This story is of a sensitive nature. We want to forewarn readers of this and offer links to sources of support for any of our readers who have suffered personally.
www.rasasc.org/ tel: 0800 028 8022
www.samaritans.org Tel: 116 123
I was waiting as the paramedics arrived and handed over an “approximately 20-year-old female, unknown identity, found unresponsive in street with head injury”.
I start work on auto-pilot; A-B-C-D-E, her airway, breathing and circulation stable, I move on, she is unconscious but safe, her large pupils reacting to the light I use when I open her eyes, her hands moving towards the painful stimuli and she groans when I do this. This is my routine; a pattern of examinations and tests I do on the multiple similar patients I see nearly every weekend late shift.
As we start to cut her clothes off something changes from the normal; I notice bruising to her upper arms, subtle scratches and redness at the base of her neck, and lastly, large bruises shaped as fingerprints on her inner thighs. I know what we find next, why her leggings aren’t straight and why her underwear isn’t pulled up correctly, and I turn and walk away.
I feel my pulse quicken, my pupils dilate so my vision is blurred and my hands become sweaty. I stand outside the curtain to steady my breathing and I attempt to use my normal tone of voice to tell the nurse I will be back in a moment once I have requested a scan to check there is no brain injury.
Every single part of me wants to run away, to get out of the hospital and keep moving, to scream and only stop to vomit before I run as fast as I can. But I can’t, there is no one else, this is my job – my responsibility. I feel a vulnerability I try to keep buried deep. I think to myself, “I don’t want to do this anymore,” but what I am really afraid of is that people will know, will see my shame and pity me and make adjustments. I don’t want my colleagues and friends to see the word ‘victim’ printed on my face, one that I try so hard to mask every day. I realise that I believe I should only be seen as strong, infallible and undamaged by my patients and colleagues. I believe to be anything else, to be human, would be to let people down.
I often wonder how I can reduce the shame and guilt I feel to be able to talk about this as part of my life story. It has been many years since I was changed, since I was damaged. I knew at a young age the world could be a violent and cruel place. I spent the rest of my early teenage years acting with reckless abandonment, the worst had already happened, the pain was so deep I felt untouchable from anymore. I learned a lot during this time, but mostly that everyone needs human connection, however hurt and damaged you are. It was around this time I decided on a vocation where I could listen to people and care for them.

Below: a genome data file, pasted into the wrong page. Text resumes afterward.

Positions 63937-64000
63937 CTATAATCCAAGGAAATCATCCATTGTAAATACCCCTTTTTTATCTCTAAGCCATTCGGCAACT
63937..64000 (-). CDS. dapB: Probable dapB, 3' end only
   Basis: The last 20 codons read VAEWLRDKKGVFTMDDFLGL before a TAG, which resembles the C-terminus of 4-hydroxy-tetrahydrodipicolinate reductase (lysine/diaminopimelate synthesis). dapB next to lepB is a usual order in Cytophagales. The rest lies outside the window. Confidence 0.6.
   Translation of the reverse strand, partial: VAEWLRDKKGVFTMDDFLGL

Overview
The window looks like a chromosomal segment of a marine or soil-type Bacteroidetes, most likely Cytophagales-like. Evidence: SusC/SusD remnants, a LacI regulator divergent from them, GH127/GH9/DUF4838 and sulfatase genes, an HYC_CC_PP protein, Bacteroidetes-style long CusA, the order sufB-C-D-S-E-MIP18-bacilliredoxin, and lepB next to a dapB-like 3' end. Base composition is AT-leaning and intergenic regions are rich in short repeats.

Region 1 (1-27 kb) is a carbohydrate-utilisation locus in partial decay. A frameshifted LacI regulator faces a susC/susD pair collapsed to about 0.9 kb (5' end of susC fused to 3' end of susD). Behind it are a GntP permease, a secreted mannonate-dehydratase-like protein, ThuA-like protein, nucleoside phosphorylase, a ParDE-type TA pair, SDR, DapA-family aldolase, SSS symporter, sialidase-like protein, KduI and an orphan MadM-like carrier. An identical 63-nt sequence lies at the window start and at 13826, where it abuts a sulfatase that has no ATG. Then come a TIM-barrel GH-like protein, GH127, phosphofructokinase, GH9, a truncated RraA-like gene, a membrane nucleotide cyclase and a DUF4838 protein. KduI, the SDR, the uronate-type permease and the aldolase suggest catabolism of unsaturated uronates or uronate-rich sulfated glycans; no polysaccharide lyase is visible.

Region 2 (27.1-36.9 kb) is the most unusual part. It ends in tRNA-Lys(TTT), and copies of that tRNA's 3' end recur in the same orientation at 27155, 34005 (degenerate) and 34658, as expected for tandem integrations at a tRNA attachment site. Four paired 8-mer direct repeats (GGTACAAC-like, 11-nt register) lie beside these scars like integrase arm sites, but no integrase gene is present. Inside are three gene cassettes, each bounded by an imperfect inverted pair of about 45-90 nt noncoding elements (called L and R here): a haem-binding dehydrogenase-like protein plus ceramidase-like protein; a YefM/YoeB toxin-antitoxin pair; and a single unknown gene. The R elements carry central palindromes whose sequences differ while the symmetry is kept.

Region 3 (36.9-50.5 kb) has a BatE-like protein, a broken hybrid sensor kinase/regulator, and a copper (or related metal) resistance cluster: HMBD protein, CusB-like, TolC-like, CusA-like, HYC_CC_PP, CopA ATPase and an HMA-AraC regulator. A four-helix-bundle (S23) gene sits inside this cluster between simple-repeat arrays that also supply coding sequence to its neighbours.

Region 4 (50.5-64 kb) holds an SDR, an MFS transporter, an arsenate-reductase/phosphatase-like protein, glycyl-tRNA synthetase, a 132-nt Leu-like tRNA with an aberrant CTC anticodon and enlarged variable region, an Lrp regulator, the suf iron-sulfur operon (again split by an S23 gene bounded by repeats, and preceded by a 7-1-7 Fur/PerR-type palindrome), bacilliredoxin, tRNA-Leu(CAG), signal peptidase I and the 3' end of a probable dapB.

I continue to look after my patient that day, I hold her hand as she wakes up and I sit with her hours later and explain what I have found with a police liaison officer. She cries and tells the police she just wants to go home; she won’t get any forensics taken and she won’t make a statement. She won’t let us call her friends or family. I try to convince her, I know she will probably regret this in her future, but I also know she feels scared and vulnerable and I can’t add to that by putting more pressure on her. I manage to convince her to stay to have her wounds assessed by the gynaecology team and thankfully they do not need formal closure. I prescribe her emergency contraception, give her information of where to seek help and guidance on what to do next and where to be tested for STDs. I watch as she walks off into the world on her own; a different person than the young woman who went out the previous evening.
I cry on my way home, the kind of crying where you can’t breathe and your body shakes and you wonder if it will ever stop. Nearing the end of my journey I stop outside the house where it happened all those years ago. I pull my car over and I realise that I don’t know who I am crying for, and this is the first time I have felt anything but shame, guilt and fear over what happened to me. I finally grasp some understanding that I was just a child and just like my patient, blameless for what had happened to me. This feels like a defining moment and I feel a tiny bit of the shame I have carried for so very long, lifting.
A few years have passed since I looked after this patient. I often think of her and I hope she did return to the police and seek justice for what happened to her that day. I don’t, however, think any less of her if she didn’t. Reflecting on looking after this patient allowed me to see my story in a different light, to see myself not only as a victim but someone who has been successful in the face of adversity. I understand that my vulnerabilities make me human, give me empathy and probably make me a better clinician. I have to acknowledge that whilst I wish this had never happened, it has formed part of who I am, allowed me to be comfortable in the presence of pain and suffering and ultimately may even be part of what bought me into this vocation. I may not have sought help, but I will be the one waiting for those who do.
Sometimes, perhaps in looking after others, we can recognise our own narrative reflected back at us. In seeing that story from another perspective, we can find the compassion we need to show ourselves. In helping others we can maybe heal a tiny part of us too.